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Faster Flood Forecasting At SERVIR-Africa

Mapping topography with a digital elevation model based on data from NASA's Shuttle Radar Topography Mission allows SERVIR scientists to model how water and potential floods move through the Nzoia watershed in the Lake Victoria Basin. (RCMRD)
by Staff Writers
Washington DC (SPX) Nov 12, 2010
In September 2010, SERVIR Science Coordinator Dr. Ashutosh Limaye made his first journey to the SERVIR-Africa node at the Regional Center for Mapping of Resources for Development, or RCMRD, in Nairobi, Kenya.

In this part of the world, flood estimation is a hot topic. Limaye's discussions with the RCMRD team and stakeholders from the Kenya Meteorological Department and USAID's Famine Early Warning Systems Network highlighted the importance of flood-potential mapping, flood forecasting and post-event flood mapping for the region.

A hydrologist by training, Limaye is attuned to the economic and public health ramifications of better hydrologic estimation in East Africa. "Rift Valley Fever is critical in that part of the world, where livestock transport and the livelihood of a vast population come to a grinding halt because of travel restrictions induced by the disease," he said.

Without a doubt, he said, improved stream flow and flood estimation can have multiple important applications in the SERVIR-Africa region, including flood and drought disaster forecasting and response; agricultural and food security impacts; and Rift Valley Fever risk mapping, to name just a few.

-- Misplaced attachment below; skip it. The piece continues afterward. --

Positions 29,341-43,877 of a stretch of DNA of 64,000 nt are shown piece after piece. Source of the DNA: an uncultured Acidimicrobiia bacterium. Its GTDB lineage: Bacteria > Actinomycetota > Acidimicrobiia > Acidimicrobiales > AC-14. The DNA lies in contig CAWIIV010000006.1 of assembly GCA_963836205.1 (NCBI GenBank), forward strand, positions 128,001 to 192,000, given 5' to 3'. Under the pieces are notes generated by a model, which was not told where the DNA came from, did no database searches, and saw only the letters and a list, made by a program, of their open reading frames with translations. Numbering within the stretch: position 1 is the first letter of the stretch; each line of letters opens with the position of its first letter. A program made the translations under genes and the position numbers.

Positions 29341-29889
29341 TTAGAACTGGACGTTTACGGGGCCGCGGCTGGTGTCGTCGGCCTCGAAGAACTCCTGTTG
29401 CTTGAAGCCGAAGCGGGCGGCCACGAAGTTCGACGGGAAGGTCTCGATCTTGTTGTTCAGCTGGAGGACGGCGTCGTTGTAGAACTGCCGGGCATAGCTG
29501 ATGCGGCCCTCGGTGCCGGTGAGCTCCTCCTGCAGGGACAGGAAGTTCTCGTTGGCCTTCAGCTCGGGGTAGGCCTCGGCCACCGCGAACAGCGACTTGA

In response to these needs, SERVIR-Africa and the Kenya Meteorological Department are teaming to give decision-makers flood forecasts with longer lead-times. SERVIR-Africa has investigated various regional and global hydrologic models for flood modeling, which shows scientists where standing water will occur above a defined threshold.

A team at NASA's Goddard Space Flight Center in Greenbelt, Md., and the University of Oklahoma in Norman pioneered the hydrologic modeling efforts in East Africa for SERVIR-Africa. They developed the hydrologic model based on the state-of-the-art Variable Infiltration Capacity model.

Limaye is enhancing those efforts by incorporating forecast components into the modeling system. For example, in the Nzoia watershed in Lake Victoria Basin, SERVIR-Africa is working with researchers at Goddard, Oklahoma University and NASA's Marshall Space Flight Center in Huntsville, Ala., to implement and evaluate a higher resolution (approximately 1 km) distributed hydrologic model: the Coupled Routing and Excess Storage, or CREST, water balance model.

In Lake Victoria Basin, the CREST model uses real-time rainfall data from the Tropical Rainfall Measuring Mission satellite as a boundary condition to map streamflow, evapotranspiration and soil moisture.

For flood forecasting, SERVIR-Africa is working with the Kenya Meteorological Department to incorporate their atmospheric model-based rain forecasts into the CREST model in place of observed Tropical Rainfall Measuring Mission data.

These rain forecasts will give decision-makers a longer lead time for flood forecasting, allowing more time for preparation and reaction. These forecasts will be available through the SERVIR-Africa website.

The SERVIR program is operated by the Earth Science Division's Applied Sciences Program in NASA's Science Mission Directorate in Washington.

Three other NASA field centers work with Marshall and Goddard on the program: NASA's Ames Research Center in Moffet Field, Calif., NASA's Jet Propulsion Laboratory in Pasadena, Calif., and NASA's Langley Research Center in Hampton, Va.

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